Cellular and structural insight into dynamin function during endocytic vesicle formation: a tale of 50 years of investigation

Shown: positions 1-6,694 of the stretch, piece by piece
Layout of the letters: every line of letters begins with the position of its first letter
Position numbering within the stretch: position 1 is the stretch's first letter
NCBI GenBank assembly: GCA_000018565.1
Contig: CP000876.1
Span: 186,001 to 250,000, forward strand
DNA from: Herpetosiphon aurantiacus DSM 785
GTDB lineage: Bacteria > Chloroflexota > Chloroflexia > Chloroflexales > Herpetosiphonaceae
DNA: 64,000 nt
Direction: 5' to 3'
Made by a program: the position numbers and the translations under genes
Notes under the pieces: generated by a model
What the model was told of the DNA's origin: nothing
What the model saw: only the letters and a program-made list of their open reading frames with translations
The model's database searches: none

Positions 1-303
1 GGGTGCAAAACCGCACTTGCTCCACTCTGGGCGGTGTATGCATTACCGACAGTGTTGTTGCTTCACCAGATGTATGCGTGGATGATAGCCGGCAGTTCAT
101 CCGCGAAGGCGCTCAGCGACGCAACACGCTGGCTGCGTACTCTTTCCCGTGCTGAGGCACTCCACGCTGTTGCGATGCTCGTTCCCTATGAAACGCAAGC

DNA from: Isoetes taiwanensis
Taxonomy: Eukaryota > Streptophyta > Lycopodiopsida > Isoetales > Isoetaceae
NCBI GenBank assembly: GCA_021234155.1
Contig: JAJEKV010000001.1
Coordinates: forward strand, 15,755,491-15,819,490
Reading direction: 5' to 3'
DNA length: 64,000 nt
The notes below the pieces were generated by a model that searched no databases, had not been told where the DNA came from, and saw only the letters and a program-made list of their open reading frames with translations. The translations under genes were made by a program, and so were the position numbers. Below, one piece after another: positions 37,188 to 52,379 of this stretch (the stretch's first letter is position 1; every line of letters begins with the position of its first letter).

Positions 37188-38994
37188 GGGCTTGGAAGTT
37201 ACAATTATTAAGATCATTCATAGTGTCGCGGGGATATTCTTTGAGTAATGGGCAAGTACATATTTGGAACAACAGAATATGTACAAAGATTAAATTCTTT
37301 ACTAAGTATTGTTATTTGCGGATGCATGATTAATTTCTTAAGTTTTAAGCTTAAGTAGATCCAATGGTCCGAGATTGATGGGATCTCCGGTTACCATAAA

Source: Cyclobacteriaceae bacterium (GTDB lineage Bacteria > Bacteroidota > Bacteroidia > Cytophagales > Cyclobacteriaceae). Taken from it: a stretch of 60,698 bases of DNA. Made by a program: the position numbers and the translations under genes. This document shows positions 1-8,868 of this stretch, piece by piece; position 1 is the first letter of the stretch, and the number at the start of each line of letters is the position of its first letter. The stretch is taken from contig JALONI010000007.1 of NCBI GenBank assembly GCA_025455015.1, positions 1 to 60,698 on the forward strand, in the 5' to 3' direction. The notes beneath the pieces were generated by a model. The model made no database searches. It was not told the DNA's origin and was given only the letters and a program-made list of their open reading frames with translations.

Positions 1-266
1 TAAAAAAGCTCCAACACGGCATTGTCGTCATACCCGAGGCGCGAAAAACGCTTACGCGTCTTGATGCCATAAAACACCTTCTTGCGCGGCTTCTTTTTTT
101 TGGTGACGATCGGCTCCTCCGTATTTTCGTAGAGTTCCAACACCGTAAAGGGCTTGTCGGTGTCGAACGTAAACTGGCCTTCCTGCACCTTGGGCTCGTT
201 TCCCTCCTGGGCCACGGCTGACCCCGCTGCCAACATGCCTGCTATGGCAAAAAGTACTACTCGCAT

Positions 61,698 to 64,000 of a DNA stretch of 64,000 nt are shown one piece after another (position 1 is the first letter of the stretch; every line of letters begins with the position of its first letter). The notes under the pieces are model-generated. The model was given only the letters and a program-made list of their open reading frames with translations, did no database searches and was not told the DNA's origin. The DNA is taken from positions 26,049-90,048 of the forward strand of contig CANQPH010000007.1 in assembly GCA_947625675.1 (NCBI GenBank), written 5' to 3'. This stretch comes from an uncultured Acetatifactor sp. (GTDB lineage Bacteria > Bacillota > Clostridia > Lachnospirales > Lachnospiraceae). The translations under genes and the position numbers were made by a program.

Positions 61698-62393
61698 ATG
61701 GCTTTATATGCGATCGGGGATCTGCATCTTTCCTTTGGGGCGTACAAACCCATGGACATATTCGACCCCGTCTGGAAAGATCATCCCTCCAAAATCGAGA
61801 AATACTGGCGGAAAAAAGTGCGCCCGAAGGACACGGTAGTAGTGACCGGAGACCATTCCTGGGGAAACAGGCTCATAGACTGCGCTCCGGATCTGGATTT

Dynamin is one of the major proteins involved in endocytosis. First identified 50 years ago in a genetic screen in Drosophila melanogaster, it has become a central player in many forms of endocytosis, such as clathrin-mediated endocytosis or synaptic vesicle endocytosis, as well as other important cellular processes such as actin remodelling. Decades of work using biochemical and structural studies, cell-free assays, live cell imaging, acute inhibition and genetic studies have led to important insights on its mode of action. Dynamin is a remarkable mechano-GTPase, which can do a lot to membranes on its own but which is, in cells, at the centre of a vast protein and lipid network and cannot work in isolation. This review summarizes the main features of dynamin structure and function and its central role in membrane remodelling events, and give an update on the latest results.